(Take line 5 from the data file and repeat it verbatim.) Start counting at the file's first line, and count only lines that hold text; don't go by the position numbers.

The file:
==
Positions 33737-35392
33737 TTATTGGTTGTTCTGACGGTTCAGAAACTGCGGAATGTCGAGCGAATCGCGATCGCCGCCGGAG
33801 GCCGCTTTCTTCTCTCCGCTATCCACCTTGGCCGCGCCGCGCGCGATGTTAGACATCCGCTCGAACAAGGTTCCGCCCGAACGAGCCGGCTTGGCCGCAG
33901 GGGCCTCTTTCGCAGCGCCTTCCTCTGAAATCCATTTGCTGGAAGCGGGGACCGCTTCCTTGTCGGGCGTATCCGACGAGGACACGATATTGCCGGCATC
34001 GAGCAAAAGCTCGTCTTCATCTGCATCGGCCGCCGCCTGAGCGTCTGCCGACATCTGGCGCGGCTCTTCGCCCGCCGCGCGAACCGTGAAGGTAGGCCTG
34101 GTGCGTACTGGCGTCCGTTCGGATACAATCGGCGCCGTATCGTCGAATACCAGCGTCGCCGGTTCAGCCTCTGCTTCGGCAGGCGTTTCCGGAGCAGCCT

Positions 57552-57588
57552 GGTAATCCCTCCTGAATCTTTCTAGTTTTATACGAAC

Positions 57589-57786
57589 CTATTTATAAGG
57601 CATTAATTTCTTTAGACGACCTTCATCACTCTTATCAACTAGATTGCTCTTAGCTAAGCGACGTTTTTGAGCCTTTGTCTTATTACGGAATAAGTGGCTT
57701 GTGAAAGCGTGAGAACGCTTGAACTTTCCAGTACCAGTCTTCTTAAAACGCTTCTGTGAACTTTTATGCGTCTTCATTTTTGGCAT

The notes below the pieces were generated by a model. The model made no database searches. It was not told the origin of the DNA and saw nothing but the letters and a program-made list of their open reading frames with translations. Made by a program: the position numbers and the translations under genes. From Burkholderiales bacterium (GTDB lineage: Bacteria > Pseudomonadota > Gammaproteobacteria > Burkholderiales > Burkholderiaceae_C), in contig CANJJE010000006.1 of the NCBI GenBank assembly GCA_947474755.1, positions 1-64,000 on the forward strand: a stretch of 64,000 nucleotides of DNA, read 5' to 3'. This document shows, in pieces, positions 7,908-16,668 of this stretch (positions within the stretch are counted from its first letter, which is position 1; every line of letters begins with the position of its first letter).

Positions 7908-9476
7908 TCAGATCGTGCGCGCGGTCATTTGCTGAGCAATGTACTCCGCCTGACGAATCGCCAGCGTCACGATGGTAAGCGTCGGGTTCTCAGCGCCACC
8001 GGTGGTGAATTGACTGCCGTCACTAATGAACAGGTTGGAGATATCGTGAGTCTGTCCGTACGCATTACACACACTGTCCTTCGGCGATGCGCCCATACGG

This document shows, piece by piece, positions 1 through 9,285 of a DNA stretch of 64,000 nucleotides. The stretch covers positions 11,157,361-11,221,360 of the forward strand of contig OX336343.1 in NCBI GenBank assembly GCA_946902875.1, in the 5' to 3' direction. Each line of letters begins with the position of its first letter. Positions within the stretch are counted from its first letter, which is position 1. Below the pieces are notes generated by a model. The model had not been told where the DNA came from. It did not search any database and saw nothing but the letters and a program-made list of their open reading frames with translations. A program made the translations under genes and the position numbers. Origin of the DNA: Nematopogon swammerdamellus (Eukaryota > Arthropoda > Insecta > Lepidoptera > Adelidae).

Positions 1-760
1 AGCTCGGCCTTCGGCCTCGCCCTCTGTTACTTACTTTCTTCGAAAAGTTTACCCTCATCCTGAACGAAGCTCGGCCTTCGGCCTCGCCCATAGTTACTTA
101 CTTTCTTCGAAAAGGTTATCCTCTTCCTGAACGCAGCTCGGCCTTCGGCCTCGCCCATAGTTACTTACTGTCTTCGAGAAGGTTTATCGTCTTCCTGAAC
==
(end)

34001 GAGCAAAAGCTCGTCTTCATCTGCATCGGCCGCCGCCTGAGCGTCTGCCGACATCTGGCGCGGCTCTTCGCCCGCCGCGCGAACCGTGAAGGTAGGCCTG